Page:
Because I think I do.

Duval - mystery marriage

I think this photo is of Rosey Hyde & Harry Grant Kingham at the time of their marriage in 1914.

I’m getting sidetracked again…

At the time of Rose Elvera Hyde’s Marriage to Peter Williamson, she listed her parents as Robert Hyde, born in England, and Rose Hyde, born in Golden, BC.

 

HYDE, Rose Elvera and Peter Williamson, 1927 Marriage Record

“British Columbia Marriage Registrations, 1859-1932; 1937-1938,” database with images, FamilySearch (https://familysearch.org/ark:/61903/1:1:JD8Y-NXZ : 21 January 2016), Peter Williamson and Rose Elvera Hyde, 04 Jul 1927; citing Vancouver, British Columbia, Canada, British Columbia Archives film number B13753, Vital Statistics Agency, Victoria; FHL microfilm 2,074,506.

 

At the time of Rose Elvera Hyde’s death, her parents are listed as Robert Hyde, born in Sheffield, England, and Rose Whitely, born in Golden, BC.

 

 

The records for both Muriel Grace and Rose Elvera Hyde are inconsistent in identifying their parentage.  But they are clearly describing the same grouping of people.  Were these inaccuracies intentional or accidental?  Were they hiding something?  It seems like it.

This leaves one more daughter – Norma.  The daughter that is definitely not a child of Robert Hyde.  Norma, the daughter of Rosey Hyde, and Harry Grant Kingham.  Norma, who led me deep into the rabbit hole.  Norma, who changed her name to Barbara.  Norma, who deserves her own post.

So here I am stuck in this mental loop where I just can’t seem to reconcile everything.  Part of me wants to believe that Rosey’s birth is the key.  That Rosey isn’t really the daughter of Henry Hyde and Ann Whiteley.  That maybe, just maybe, Rosey is the child of another couple, but that Ann and Henry took her in for some reason.  That reason wouldn’t be hard to come up with.  They were living in the extreme west in a very tiny little speck of a town.  So maybe Rosey is my adopted 2nd great grand aunt.  And just when I think I have myself good and convinced that this might be the case, I talk myself back out of it because there is no baby girl born in Golden, BC on the date that Rosey claims as her birthdate.  No baby girl of ANY name born in the entire year of 1883 in Golden, BC.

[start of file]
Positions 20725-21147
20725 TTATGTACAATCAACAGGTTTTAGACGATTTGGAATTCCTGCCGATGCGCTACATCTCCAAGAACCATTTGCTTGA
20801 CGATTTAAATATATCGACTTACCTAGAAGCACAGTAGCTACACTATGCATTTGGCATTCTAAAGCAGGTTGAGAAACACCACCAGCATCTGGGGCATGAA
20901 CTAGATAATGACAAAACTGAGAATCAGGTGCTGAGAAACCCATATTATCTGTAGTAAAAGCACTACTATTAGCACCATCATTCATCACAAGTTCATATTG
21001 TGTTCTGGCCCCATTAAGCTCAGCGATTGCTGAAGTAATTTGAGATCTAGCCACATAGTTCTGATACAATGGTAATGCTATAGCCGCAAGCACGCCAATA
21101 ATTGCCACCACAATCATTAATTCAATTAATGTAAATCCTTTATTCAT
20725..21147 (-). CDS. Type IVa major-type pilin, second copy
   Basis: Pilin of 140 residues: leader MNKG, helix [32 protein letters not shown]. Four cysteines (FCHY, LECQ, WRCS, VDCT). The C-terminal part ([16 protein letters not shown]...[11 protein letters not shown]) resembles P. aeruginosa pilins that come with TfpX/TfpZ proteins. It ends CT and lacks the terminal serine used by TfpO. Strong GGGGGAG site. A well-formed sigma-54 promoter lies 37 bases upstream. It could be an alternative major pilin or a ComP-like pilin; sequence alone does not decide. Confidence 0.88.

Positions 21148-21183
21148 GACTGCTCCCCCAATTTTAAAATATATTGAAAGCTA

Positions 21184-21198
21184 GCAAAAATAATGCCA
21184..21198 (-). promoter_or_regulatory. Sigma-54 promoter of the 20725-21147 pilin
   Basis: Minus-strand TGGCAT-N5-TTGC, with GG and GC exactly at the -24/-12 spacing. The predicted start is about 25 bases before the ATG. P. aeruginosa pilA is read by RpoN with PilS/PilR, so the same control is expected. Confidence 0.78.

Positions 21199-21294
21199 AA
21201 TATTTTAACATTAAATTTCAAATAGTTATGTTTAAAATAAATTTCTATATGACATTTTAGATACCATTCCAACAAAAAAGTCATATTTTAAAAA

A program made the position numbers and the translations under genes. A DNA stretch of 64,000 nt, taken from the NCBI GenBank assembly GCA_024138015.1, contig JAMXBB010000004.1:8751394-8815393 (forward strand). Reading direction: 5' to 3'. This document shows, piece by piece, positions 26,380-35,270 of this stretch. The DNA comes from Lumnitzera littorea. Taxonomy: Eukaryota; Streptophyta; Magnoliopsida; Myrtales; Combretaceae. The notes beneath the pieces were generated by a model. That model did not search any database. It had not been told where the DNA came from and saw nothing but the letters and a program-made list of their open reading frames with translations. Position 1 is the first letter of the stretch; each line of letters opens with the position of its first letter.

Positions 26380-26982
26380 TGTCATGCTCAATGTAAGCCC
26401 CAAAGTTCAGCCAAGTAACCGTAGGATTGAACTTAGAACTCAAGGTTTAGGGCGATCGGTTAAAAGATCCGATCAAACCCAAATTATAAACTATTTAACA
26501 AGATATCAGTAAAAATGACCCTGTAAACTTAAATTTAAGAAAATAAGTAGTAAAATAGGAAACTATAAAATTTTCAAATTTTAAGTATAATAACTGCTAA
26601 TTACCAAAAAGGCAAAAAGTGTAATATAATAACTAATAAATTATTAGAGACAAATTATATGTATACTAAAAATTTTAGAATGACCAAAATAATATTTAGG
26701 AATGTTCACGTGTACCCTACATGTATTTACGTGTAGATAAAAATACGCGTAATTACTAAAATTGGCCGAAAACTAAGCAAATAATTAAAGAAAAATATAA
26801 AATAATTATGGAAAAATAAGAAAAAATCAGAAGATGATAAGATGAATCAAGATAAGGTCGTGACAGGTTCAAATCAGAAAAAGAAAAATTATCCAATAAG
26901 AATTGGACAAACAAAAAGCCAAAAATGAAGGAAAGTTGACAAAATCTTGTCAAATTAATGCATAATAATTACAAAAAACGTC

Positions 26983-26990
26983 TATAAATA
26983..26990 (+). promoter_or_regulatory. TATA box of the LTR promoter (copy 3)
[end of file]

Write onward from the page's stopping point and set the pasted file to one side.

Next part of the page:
Where does this all leave me?

I’m not sure.

There is a story here – that is for certain.  It’s not a traditional story.  But man is it intriguing.  I have a few more records I am trying to scrounge up that I hope will shed some light on the core question – were Rosey Hyde and Robert Hyde both husband and wife AND uncle and niece?

  • I have reached out to the appropriate agency to try to get a copy of Robert and Rosey’s divorce decree – if it exists.
  • I have requested a copy of Alice Whiteley Hyde’s probate record.
  • I have ordered the Homestead File for Alice Whiteley Hyde and Henry Hyde’s homestead in Alaska.
  • I have requested any records about this whole lot from the church in Alaska that Alice Hyde Duval’s oldest son was baptized in – maybe there will be another event for that family in that church.
  • I need to get my hands on the image of Muriel Grace Hyde Groome’s death record if I can.